Natyashastra (नाट्यशास्त्र, nāṭyaśāstra) refers to both the ancient Indian tradition (shastra) of performing arts, (natya—theatrics, drama, dance, music), as well as the name of a Sanskrit work dealing with these subjects. It also teaches the rules for composing Dramatic plays (nataka), construction and performance of Theater, and Poetic works (kavya).

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Shaktism (Shakta philosophy)

[«previous next»] — Mahananda in Shaktism glossary
Source: Google Books: Manthanabhairavatantram

1) Mahānanda (महानन्द) (or Ādhāra) is the name of the God (deva) associated with Oḍḍiyāna, one of the sacred seats (pīṭha), according to chapter 10 of the according to the Kularatnoddyota, one of the earliest Kubjikā Tantras.—If the scheme in the Yogakhaṇḍa is not the first example of this model, the other most likely candidate is found in chapter ten of the Kularatnoddyota, which is an early Tantra of the Kubjikā corpus. [...] In this set-up each of the four sacred seats corresponds to a cosmic age and has a tree, creeper, cave, monastery (maṭha),  [god, i.e., Mahānanda, ] goddess, Siddha, and guardian of the field. The layout can be tabulated as follows.

2) Mahānanda (महानन्द) refers to one of the eight Bhairavas (bhairava-aṣṭaka) associated with Tisrapīṭha (located in the ‘end of sound’—nādānta), according to the Manthānabhairavatantra, a vast sprawling work that belongs to a corpus of Tantric texts concerned with the worship of the goddess Kubjikā.—[...] The eight Bhairavas (bhairavāṣṭaka): Candragarbha, Arghīśa, Mahānanda, Kāmāri, Pralamba, Viśveśvara, Śrīkaṇṭha, Vilamba.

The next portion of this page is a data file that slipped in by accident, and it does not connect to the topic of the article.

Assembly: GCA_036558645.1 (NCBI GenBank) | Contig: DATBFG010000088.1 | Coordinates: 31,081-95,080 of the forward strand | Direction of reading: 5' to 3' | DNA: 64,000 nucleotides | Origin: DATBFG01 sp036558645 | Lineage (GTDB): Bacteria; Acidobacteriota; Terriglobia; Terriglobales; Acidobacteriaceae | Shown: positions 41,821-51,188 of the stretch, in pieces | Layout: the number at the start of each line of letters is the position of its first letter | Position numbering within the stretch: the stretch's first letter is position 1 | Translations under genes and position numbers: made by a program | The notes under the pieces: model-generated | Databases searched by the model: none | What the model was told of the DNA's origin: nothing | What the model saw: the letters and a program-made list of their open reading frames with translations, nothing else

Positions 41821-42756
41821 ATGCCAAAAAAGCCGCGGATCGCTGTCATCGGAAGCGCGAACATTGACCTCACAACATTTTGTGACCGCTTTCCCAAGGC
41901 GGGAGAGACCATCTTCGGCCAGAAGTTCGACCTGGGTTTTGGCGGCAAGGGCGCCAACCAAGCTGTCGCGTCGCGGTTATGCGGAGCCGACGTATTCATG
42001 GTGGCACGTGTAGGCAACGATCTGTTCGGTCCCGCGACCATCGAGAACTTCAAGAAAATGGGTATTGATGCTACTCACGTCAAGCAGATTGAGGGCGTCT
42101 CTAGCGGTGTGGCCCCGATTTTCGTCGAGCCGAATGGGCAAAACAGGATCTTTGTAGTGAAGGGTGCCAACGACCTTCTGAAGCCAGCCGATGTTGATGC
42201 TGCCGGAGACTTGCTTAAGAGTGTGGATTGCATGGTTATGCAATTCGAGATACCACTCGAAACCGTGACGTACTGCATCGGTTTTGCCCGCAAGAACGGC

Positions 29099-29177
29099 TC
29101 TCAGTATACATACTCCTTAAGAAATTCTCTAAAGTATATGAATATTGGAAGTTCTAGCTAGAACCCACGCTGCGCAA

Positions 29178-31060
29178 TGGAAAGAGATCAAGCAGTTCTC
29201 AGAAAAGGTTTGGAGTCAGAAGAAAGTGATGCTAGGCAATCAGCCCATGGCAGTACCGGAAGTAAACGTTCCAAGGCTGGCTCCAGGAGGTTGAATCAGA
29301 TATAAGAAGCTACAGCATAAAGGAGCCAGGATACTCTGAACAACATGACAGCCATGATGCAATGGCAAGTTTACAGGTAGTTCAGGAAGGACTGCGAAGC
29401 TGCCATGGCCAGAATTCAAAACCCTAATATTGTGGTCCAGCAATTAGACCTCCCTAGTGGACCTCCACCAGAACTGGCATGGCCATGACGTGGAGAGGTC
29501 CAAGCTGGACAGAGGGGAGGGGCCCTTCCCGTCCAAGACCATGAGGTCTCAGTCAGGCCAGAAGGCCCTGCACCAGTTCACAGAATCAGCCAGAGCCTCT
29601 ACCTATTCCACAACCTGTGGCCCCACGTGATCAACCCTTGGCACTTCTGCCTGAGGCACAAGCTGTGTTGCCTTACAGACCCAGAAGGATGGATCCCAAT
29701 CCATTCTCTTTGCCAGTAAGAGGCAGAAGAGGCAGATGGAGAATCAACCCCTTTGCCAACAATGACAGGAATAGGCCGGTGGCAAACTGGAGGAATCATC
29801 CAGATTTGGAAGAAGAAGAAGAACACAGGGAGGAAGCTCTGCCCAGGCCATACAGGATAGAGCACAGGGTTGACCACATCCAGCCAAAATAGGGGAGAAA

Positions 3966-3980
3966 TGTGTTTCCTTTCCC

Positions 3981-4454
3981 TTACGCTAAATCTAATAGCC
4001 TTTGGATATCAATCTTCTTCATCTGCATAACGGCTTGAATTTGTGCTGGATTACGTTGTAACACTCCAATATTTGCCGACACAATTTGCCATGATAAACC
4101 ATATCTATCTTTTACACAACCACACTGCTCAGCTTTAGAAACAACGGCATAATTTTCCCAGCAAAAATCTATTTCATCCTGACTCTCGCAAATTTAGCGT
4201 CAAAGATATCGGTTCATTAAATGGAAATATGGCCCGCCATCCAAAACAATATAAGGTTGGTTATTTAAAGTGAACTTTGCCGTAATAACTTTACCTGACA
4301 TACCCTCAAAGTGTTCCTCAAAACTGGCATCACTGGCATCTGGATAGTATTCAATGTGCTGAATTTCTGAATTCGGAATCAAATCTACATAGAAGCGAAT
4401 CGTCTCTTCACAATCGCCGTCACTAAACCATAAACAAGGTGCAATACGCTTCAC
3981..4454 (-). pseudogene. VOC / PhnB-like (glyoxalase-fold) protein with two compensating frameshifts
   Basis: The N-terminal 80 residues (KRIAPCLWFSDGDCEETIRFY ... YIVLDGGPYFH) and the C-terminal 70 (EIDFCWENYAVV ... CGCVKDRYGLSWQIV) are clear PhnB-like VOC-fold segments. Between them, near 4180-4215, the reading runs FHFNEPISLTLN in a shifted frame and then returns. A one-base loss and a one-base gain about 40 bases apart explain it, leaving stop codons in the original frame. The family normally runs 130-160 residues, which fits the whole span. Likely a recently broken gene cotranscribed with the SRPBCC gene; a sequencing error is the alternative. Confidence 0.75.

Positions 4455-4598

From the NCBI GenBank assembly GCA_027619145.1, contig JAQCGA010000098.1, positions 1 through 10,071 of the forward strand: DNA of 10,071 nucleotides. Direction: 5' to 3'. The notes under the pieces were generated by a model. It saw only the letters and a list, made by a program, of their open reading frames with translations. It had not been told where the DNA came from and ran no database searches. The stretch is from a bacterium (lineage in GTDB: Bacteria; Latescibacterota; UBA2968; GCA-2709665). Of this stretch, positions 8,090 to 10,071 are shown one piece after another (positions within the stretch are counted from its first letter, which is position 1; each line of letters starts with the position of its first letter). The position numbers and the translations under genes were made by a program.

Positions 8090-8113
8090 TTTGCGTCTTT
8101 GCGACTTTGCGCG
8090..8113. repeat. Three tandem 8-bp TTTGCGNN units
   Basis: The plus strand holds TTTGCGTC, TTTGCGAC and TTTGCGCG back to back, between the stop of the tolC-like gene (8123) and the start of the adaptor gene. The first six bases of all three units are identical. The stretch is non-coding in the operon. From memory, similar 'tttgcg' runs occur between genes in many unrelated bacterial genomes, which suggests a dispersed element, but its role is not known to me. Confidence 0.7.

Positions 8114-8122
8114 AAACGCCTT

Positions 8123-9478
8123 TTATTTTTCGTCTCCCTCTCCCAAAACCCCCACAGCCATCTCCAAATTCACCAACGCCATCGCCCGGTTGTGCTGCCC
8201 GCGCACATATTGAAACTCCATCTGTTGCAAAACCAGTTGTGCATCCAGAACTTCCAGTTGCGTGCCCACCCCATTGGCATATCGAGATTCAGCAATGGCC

3) Mahānandā (महानन्दा) is the consort of Śaktyānanda.—After Abhinava has listed the Yuganāthas, their consorts and disciples who are worshipped in the Siddhacakra, he says that “there are other teachers and their consorts mentioned in the Kālīkula” (Tantrāloka 29.43ab) [...] Jayaratha quotes the Devīpañcaśataka (verse 3.15cd-17ab) as an example of a Kālīkrama Tantra in which they are mentioned. They are: [e.g., Śaktyānanda and Mahānandā;] [...] (preamble to Tantrāloka verse 29.43-46ab).

Shaktism book cover
context information

Shakta (शाक्त, śākta) or Shaktism (śāktism) represents a tradition of Hinduism where the Goddess (Devi) is revered and worshipped. Shakta literature includes a range of scriptures, including various Agamas and Tantras, although its roots may be traced back to the Vedas.

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In Buddhism

Theravada (major branch of Buddhism)

Source: Pali Kanon: Pali Proper Names

An author of Hamsavati, to whom some authorities ascribe the authorship of the Madhusaratthadipani in the Abhidhamma. Bode, op. cit., 47, n.6;. v.l. Mahanama.

context information

Theravāda is a major branch of Buddhism having the the Pali canon (tipitaka) as their canonical literature, which includes the vinaya-pitaka (monastic rules), the sutta-pitaka (Buddhist sermons) and the abhidhamma-pitaka (philosophy and psychology).

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Languages of India and abroad

Sanskrit dictionary

[«previous next»] — Mahananda in Sanskrit glossary
Source: DDSA: The practical Sanskrit-English dictionary

Mahānanda (महानन्द).—

1) great joy or bliss.

2) especially, the great bliss of final beatitude. (-ndā) 1 spirituous liquor.

2) a festival on the ninth day in the bright half of Māgha.